Re: tax issues. It seems to me that most voters would like to see tax reform. What's missing from the larger public square is a thorough delineation of ideas from both sides about how any proposed reforms are rooted in solid economic theories AND supported by at least correlative data that argue for a proposal's strengths.

Re: discriminating against gays. As with many other issues, the ideas and values surrounding human sexuality deserve a more complex discussion than is typically had. Slogans can't substitute for debate or conversation. To have questions about the nature and implications of advancing gay rights is more often than not characterized as bigotry here in the New York metropolitan area from which I write.

Children in utero are a curious phenomenon. On the one hand, our society recoils against a mother drinking wine or whiskey as fetal alcohol syndrome could result from such behavior. Yet... dismembering a child with curettes or surrounding it in saline solutions which burn it are considered a good thing if the woman who conceived the child so desires. If the fetus is wanted, it's a child. If the fetus is not wanted, then it is considered less than human and the mother a mere gestational unit. What kind of anthropology is that? It's the one we are surrounded by and it is deeply disturbing.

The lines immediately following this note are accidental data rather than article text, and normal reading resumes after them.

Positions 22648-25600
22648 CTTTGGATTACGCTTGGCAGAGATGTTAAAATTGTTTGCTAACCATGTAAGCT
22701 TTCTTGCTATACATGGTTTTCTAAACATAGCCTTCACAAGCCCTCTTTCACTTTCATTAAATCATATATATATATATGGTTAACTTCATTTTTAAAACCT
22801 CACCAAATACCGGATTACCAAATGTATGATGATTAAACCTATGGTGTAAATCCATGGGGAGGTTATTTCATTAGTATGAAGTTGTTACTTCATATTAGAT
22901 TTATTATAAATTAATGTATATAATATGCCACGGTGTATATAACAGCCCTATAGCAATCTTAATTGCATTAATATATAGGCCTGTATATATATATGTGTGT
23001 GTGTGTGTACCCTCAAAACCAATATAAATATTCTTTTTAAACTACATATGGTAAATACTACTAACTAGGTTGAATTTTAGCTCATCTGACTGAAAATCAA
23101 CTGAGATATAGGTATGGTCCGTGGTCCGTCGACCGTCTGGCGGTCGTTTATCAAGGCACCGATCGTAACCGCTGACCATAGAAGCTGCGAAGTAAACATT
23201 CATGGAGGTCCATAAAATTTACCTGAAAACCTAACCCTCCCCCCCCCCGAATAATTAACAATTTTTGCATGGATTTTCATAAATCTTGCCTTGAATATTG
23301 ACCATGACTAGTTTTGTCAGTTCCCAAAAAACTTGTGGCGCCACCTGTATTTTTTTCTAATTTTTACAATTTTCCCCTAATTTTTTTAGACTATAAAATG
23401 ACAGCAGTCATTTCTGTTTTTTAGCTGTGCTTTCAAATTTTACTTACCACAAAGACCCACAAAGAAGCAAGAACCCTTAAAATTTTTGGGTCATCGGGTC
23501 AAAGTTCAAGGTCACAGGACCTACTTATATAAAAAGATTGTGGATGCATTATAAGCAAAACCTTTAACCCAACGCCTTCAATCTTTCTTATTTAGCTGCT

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written by Chris in Maryland, September 22, 2012
@ DifferentMark:

You might take notice of the creepy leading edge of porno that the NFL squeezes into its commercials. You might take notice of the network of NYC and US sports casters / journalists who are openly attacking Tim Tebow for modeling Christian behavior for young men. Professional sports in the US is moving from away from the previous emphasis on character-building and virtue to pure adolescent indulgment of appetite and vice.
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written by Tim, September 22, 2012
Thank you Smitty. Grump too. I have voted in 5 presidentail elections and have never voted for the Democratic candidate. As of this election cycle, I am done voting for the Republican alternative either. A vote for the lesser of two evils is still a vote for evil, and I don't understand how Catholics or any other kind of off-brand Christian would vote for Romney/Ryan.

It's time for a "Common Good" party.
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written by bill bannon, September 23, 2012